|Title||Oregon Pilgrimage in Green|
|Subtitle||A Forest Journal for My Brother|
|Artist / Creator||Sandy Tilcock|
|Press Name||lone goose press|
|Place of Publication||Eugene, OR|
|Author of Text||Kim Stafford|
|Structure / Binding||The concertina-style book, with an etching of a maidenhair fern on its cover, cascades to reveal a continuous image and text over ten feet in length.|
|Medium / Materials||Printed on Somerset Book paper, bound in a concertina format, with an etching of a maidenhair fern for the cover, the book cascades, revealing a continuous image and text over 10 feet in length.|
|Number of Pages||18 pages|
|Dimensions (WxHxD)||17 pages 6.5 x 12 inches|
|Edition Size||Presented in an edition of 100 numbered and 10 lettered (participant) copies.|
|Signed & Numbered||Yes|
OREGON PILGRIMAGE IN GREEN: A FOREST JOURNAL FOR MY BROTHER by Kim Stafford Brother who died by your own hand, it is hard to speak of you. But I need to speak with you. A silence in the human world, in the forest I find you everywhere. The author's words and artist's images together evoke the natural world and life cycles of the Oregon landscape, a landscape that holds strong memories for Stafford. Here, he spent childhood time with his brother, whose tragic death by suicide is at the heart of this "rhapsody of loss." He now finds in this place both healing and a still-flourishing relationship with his brother. This original work of art and literature was created through the collaboration of Stafford, Voorhies Thompson, and Sandy Tilcock, the book's designer, printer, and binder. The trio of artists worked closely for nearly two years on the idea, from its original inspiration to the finished work, a book that is a seamless integration of verbal, visual, and physical entity.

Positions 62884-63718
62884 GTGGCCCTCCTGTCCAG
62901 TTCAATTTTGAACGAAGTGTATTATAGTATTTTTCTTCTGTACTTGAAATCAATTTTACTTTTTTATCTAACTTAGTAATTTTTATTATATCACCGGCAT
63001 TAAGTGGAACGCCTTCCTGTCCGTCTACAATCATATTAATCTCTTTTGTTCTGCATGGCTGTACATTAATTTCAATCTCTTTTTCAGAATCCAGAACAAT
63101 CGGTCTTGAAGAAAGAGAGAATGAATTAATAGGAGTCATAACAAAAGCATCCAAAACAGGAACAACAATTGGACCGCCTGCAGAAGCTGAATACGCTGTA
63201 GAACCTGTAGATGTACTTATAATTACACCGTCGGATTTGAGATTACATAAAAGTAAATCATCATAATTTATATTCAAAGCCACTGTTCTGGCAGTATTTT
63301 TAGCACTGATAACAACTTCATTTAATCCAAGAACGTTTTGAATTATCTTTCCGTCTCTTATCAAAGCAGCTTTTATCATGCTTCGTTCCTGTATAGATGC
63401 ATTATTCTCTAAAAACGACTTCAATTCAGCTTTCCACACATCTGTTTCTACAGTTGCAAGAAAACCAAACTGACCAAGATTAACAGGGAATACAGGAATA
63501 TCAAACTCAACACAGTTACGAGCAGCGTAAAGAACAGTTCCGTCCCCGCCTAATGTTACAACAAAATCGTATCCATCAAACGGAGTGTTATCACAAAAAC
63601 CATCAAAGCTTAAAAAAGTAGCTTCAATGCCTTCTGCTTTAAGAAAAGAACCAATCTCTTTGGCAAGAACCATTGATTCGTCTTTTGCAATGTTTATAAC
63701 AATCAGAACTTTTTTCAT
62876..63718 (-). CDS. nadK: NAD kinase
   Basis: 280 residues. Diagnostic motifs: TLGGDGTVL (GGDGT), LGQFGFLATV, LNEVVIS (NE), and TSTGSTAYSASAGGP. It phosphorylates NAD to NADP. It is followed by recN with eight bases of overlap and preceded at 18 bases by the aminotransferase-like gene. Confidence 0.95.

Artist BioKim Stafford Award-wining Oregon poet and author Kim Stafford is artist in residence and director of the Northwest Writing Institute at Lewis and Clark College in Portland. His list of publications includes books of nonfiction, poetry, short stories, and children's fiction. He recently completed a memoir about his father, prominent Northwest poet William Stafford, entitled Father in the Best World: Living the Light and Dark with William Stafford (Gray Wolf Press). Stafford has been described as "a neo-naturalist, one of a still small but growing group of young writers who celebrate landscape with the passion of the English romantics" (Elaine Kendall, LA Times). In Oregon Pilgrimage in Green he unravels memory with "intimate prose as rich as deepwoods loam," exploring life, loss, and healing through place, the forest. Sandy Tilcock Sandy Tilcock has been involved with traditional book arts for over 25 years. Her deepening interest in the craft of hand bookbinding led her to enroll at the University of Alabama’s Book Arts Institute, where she completed a Master of Fine Arts in 1987. While at Alabama, she developed a keen interest in printing and typography. She studied letterpress printing with the Institute’s director, Richard-Gabriel Rummonds. lone goose press was founded following her return to Eugene. The name of the press derives from a passage in Aldo Leopold’s Sand County Almanac. Leopold’s curious observation of the occasional solitary Canada goose during the Spring migration resonated with her sense of sudden isolation starting a one-person enterprise after leaving the collegial support of the Institute. In addition to her lone goose work, Sandy served for 7 years as Director of Knight Library Press at the University of Oregon. Over her book arts career, Sandy has printed works by Barry Lopez, Kim Stafford, Pattiann Rogers, Gary Snyder, Wendell Berry, David James Duncan, Terry Tempest Williams, Naomi Shihab Nye, Robert Bly and Sherman Alexie. Sandy states “I am an unabashed throwback. The work I do has its roots in an age of printing and publishing when books were rare and honored objects. I love the physical process of making books, the direct interaction with paper, metal type, and ink, and the rhythms of binding by hand.” lone goose press is dedicated to excellence in the crafts of typographic design, letterpress printing and bookbinding. Over the last two decades, proprietor Sandy Tilcock’s work has been recognized for its impeccable and imaginative craftsmanship and design. The subtlety and refinement of her work keeps it understated, in keeping with her philosophy, “Do good work and allow the work to speak for itself.” The press’s mission is to promote book arts, to celebrate outstanding writing, and to foster conversation about community, social justice, and environmental ethics. lone goose press produces limited-edition books and broadsides whose content is contemporary: writings of living authors with original graphics by working studio artists. The means is traditional: letterpress printing using lead type and a hand-cranked cylinder proofing press. Employing these “hands-on” technologies at the press is not intended to replicate historical printing methods, but to honor and value the book/broadside as an artistic object as well as a vessel for ideas. Sandy is committed to working in a spirit of collaboration with clients, authors, and artists. She sees her role as creating unity among text, image and binding structure. Margot Voorhies Thompson In her work Portland, Oregon, artist Margot Voorhies Thompson often uses natural motifs; her engravings for Oregon Pilgrimage in Green portray the birth, life, and death of a forest as a metaphor for continuation and for what happened to the author's brother. Voorhies Thompson has received numerous awards and commissions; she is represented by the Laura Russo Gallery in Portland, and her work is held in many private and corporate collections. She is a Board Member of the Northwest Print Council and has been a frequent instructor at Oregon College of Art and Craft and at Sitka Center for Art and Ecology. Her work encompasses calligraphy, collage, and large-scale painting as well as printmaking.